I rescued Okey last year because I was afraid she would get hit by a car. She had some close calls with my own vehicle, and I had seen her dart across the road in front of other cars.
At the time, I thought that traffic, starvation and exposure to the elements were the biggest threats to her life.
Those were immediate threats. I have been learning, though, that there were other threats too. Until recently, I had no idea these threats existed.
The city itself poses a huge threat to stray and feral cats. Heartless and misinformed attitudes have shaped city policies regarding animal control.
Animal control in my city of Canton, OH means certain death for cats on the street.
Thank God no one called animal control on Okey. Three hundred and forty three other cats were not so lucky. That is the number of cats killed by the Stark County Humane Society after being trapped by the city’s Animal Control Officer, Phil Sedlacko last year.
It gets worse.
Mr. Sedlacko has demonstrated “inhumane treatment” of animals in his concurrent position with the Stark County Dog Pound, according to a reprimand last year by his supervisor. Numerous volunteers at the pound claim to have witnessed a pattern of inhumane behavior from Mr. Sedlacko towards animals under his care over many years.
The city has no responsibility over the county dog pound, but they can, and they should avoid contracting with a person who has such behavior on his record.
Despite the presence of a video documenting the incident for which Mr. Sedlacko was reprimanded, and despite numerous complaints from volunteers, city leaders refuse to acknowledge that Mr. Sedlacko is a problem.
A teacher who abuses children is no longer allowed to teach children. Likewise, an animal control officer who mistreats animals should not be allowed to work with animals.
When I asked City Safety Director Thomas Ream about this, he claimed that Mr. Sedlacko had made a mistake. I informed him that inhumane treatment of animals was not a “mistake”. He said we would have to “agree to disagree”.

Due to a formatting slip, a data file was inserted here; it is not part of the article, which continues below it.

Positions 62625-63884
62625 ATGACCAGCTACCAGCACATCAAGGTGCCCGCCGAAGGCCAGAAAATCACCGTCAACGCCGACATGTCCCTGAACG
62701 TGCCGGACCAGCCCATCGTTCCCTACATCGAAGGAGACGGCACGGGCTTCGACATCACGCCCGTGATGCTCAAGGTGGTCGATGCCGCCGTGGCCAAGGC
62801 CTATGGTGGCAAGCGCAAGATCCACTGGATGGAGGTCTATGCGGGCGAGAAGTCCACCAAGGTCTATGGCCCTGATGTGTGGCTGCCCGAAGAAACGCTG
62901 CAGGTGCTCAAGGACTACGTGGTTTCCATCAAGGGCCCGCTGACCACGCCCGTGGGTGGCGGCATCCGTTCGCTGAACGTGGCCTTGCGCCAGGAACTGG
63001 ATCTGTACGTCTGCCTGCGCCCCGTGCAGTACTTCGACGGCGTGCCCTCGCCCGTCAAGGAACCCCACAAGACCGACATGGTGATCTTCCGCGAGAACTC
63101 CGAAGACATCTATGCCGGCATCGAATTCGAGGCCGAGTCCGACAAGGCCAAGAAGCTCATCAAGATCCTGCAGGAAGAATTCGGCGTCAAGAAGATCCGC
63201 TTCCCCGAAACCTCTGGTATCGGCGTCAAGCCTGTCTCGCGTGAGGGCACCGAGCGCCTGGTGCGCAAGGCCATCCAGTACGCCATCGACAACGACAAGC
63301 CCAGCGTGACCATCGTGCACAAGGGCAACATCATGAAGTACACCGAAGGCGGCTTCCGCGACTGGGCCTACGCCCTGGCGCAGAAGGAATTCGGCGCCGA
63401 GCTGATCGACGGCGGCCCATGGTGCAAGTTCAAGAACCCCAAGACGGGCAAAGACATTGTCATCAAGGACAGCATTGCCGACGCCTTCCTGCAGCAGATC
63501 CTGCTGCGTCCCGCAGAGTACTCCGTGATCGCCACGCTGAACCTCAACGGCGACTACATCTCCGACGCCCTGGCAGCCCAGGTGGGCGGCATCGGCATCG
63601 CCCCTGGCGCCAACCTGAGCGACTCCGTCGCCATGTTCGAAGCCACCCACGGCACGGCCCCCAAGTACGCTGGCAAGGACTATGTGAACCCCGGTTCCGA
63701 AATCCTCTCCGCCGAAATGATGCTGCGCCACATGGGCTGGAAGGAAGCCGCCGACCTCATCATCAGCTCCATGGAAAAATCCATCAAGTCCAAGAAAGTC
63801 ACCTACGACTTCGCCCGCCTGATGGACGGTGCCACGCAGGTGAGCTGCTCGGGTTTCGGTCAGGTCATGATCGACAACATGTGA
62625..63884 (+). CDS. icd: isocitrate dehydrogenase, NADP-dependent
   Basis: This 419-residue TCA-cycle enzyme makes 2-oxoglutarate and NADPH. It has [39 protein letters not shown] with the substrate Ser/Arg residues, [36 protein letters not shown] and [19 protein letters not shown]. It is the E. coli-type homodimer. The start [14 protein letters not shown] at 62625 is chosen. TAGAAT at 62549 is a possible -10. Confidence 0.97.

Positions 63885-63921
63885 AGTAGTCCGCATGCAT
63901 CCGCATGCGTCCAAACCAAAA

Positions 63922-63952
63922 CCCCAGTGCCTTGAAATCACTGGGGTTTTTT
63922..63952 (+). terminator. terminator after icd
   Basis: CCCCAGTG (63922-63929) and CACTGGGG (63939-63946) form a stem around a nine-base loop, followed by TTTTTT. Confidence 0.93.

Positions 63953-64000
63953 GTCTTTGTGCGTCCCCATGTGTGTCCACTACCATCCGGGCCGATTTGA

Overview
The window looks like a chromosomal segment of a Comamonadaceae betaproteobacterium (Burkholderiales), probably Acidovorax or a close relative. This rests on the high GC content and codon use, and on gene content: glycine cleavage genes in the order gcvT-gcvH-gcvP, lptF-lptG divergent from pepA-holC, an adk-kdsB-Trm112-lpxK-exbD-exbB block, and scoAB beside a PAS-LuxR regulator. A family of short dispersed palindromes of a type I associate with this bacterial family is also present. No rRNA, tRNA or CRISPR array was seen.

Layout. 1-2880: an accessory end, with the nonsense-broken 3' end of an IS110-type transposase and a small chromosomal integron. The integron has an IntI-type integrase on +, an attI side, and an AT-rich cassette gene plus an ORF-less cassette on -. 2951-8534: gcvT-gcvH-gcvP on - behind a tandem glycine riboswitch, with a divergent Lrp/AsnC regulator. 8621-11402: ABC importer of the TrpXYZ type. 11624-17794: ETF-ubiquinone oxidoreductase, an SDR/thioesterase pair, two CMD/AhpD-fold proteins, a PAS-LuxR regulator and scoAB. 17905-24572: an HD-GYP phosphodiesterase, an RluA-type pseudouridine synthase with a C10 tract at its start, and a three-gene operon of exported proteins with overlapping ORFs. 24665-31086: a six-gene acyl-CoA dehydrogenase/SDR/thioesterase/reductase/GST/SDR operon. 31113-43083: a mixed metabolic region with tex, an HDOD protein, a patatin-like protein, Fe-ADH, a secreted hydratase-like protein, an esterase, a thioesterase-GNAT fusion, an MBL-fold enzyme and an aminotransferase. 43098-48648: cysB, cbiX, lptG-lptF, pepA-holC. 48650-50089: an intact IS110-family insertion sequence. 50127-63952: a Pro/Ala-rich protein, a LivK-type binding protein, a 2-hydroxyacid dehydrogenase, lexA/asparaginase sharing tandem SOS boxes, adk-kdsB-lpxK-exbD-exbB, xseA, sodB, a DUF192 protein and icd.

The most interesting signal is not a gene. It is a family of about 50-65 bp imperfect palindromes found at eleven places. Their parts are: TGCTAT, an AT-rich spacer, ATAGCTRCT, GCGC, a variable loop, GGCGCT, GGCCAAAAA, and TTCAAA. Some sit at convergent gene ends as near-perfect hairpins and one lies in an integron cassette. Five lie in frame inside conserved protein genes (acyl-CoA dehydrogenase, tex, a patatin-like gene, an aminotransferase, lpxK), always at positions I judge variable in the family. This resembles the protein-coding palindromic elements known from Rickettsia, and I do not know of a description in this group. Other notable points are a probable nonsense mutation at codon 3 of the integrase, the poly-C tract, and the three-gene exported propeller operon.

There is some good news.
Animal welfare advocates have descended upon Canton, and they have become a strong force of influence upon Canton’s City Council. Two Council Members, Mary Cirelli and Frank Morris, have publicly challenged other members to consider other methods of animal control, and they have voiced strong opposition to continuing a contract with Mr. Sedlacko. The rest of Council agreed to modify his contract from a year to 90 days so that further investigation could occur.
Alley Cat Allies, a well respected organization with expertise in community Trap-Neuter-Return (TNR) program development, is providing considerable support to advocates and the city. They are assisting us in the effort to bring about an effective and humane TNR program for feral cats and providing resources to address wildlife in the city as well.
City leaders will likely put up roadblocks to the effort. They already have. Last night, city health commissioner James Adams expressed concern to a City Council committee about the potential health risks of a TNR program. He stated that he would have to see ecological impact research about TNR before embracing such a program. I later spoke with him and handed him a summary of ecological impact research done by Stanford University. The summary reads,
“While it is true that uncontrolled feral cat populations have the potential to spread disease, the evidence of a negative impact on human health remains fairly low and is largely unsubstantiated even through studies by health departments.”
Mr. Adams told me he had seen references to the Stanford research, but admitted that he had not really looked at it much. He did tell me he would explore it further.
In recent weeks, Canton has become the epicenter of animal rights concerns in Ohio. We are not looking good in the eyes of animal lovers around the country, and, indeed, around the world. But I, and many other advocates are intent on changing that. We hope to work with our city leaders to bring about change that makes us the epicenter of progressive and humane treatment around the world.
There is a lot of work to be done, but it can be done. Will you join us?
There are a lot of Okey’s on the street counting on you.